Efficacy of novel antimicrobial agent SMT-19969 (SMT) against simulated Clostridium difficile infection in an in vitro human gut model
Baines, Simon D.
Huscroft, Grace S.
Todhunter, Sharie L.
Wilcox, M. H.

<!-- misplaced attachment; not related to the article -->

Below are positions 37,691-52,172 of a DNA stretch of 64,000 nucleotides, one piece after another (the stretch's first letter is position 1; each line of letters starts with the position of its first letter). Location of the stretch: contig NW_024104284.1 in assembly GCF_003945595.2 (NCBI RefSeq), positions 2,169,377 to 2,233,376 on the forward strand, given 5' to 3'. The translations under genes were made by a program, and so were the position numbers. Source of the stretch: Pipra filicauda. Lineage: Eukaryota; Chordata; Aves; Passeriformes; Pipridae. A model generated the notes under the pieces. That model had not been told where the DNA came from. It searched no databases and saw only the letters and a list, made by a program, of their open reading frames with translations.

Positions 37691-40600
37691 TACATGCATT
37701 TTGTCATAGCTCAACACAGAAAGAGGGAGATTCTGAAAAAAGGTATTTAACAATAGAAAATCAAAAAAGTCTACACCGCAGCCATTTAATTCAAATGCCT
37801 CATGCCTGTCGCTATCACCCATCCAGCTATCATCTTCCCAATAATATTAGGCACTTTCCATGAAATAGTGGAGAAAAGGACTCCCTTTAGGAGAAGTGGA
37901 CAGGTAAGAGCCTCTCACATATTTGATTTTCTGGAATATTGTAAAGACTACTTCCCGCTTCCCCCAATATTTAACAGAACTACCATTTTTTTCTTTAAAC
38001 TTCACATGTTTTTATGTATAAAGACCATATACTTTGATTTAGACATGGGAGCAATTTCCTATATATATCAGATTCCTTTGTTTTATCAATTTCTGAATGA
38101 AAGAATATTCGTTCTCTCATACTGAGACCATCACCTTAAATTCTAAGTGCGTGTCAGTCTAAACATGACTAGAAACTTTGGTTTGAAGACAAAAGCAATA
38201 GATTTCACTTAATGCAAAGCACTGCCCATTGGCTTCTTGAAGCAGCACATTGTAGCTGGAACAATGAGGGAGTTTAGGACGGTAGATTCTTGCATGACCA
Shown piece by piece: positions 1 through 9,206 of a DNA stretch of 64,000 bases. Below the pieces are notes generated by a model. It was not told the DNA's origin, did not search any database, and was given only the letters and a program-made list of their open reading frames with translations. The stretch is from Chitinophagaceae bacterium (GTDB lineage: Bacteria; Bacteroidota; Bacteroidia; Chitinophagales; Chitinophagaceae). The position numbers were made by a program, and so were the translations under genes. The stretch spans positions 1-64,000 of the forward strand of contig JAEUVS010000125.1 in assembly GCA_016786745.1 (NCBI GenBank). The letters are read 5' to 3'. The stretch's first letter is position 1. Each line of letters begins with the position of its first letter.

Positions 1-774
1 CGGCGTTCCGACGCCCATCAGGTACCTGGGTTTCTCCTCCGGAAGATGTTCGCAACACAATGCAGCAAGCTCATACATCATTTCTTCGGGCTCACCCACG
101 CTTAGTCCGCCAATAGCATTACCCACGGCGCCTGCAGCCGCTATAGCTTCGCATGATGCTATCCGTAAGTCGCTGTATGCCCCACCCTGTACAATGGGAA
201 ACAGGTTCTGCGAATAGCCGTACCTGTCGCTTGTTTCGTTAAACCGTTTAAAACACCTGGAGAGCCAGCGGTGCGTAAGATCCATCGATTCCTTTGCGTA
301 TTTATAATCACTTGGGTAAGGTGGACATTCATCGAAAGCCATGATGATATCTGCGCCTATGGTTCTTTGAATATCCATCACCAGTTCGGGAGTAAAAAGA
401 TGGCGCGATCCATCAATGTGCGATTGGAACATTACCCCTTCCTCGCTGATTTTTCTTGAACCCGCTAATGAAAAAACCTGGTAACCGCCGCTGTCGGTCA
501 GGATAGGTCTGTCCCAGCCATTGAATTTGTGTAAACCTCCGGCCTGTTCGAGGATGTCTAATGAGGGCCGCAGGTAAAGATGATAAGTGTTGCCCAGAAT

Background: C. difficile infection (CDI) is the leading cause of nosocomial diarrhoea. Current CDI therapy is limited to metronidazole (M) or vancomycin. Recent evidence suggests reduced M efficacy and emergence of reduced susceptibility in epidemic CD strains. Evaluation of new therapies for CDI is essential. Methods: A 3-stage chemostat human gut model was inoculated with pooled faeces (5 healthy elderly volunteers). Clindamycin (CLIN, 33.9 mg/L qid,7d) was dosed to simulate CDI by CD ribotype 027 (NAP1/BI) (SMT MIC = 0.125mg/L). Two 7d SMT dosing regimens were evaluated: 31.25 & 62.5 mg/L QID. Gut bacteria, CD vegetative cells (V) and spores (SP), cytotoxin titres (CYT) & antimicrobial levels (HPLC & bioassay) were determined. Emergence of CD SMT resistance was monitored on breakpoint agar (4xMIC). Results: CLIN elicited CD CYT (4 relative units, RU) in both experiments at which point SMT dosing started. Both SMT regimens caused little adverse antimicrobial activity against gut microflora groups except total clostridia (1.4-2 log cfu/mL decrease). During SMT dosing, CD V and SP declined by ~1.5 log10cfu/mL over 7 d in all vessels of both models. CD V were detectable thereafter, increasing slightly by the end of both experiments. CYT declined to undetectable (ND) or 1 RU during SMT dosing, but recurred at low levels after stopping (<2 RU). CYT was ND for the last 5-6 days of both models. No SMT resistant CD were isolated. SMT persisted in both models to experiment end, with higher concentrations in the SMT 62.5 mg/L model. HPLC & bioassay indicated incomplete drug solubility. Conclusions: SMT treatment was sparing of gut microflora, and by the end of SMT dosing, all groups except total clostridia had recovered to normal levels; this could be expected to have benefit in prevention of recurrent disease. Inhibition of CD growth and CYT, without cell death, indicate SMT is bacteriostatic for CD. There was no evidence of SMT resistance. Evaluation of further dosing regimens are warranted to optimise SMT efficacy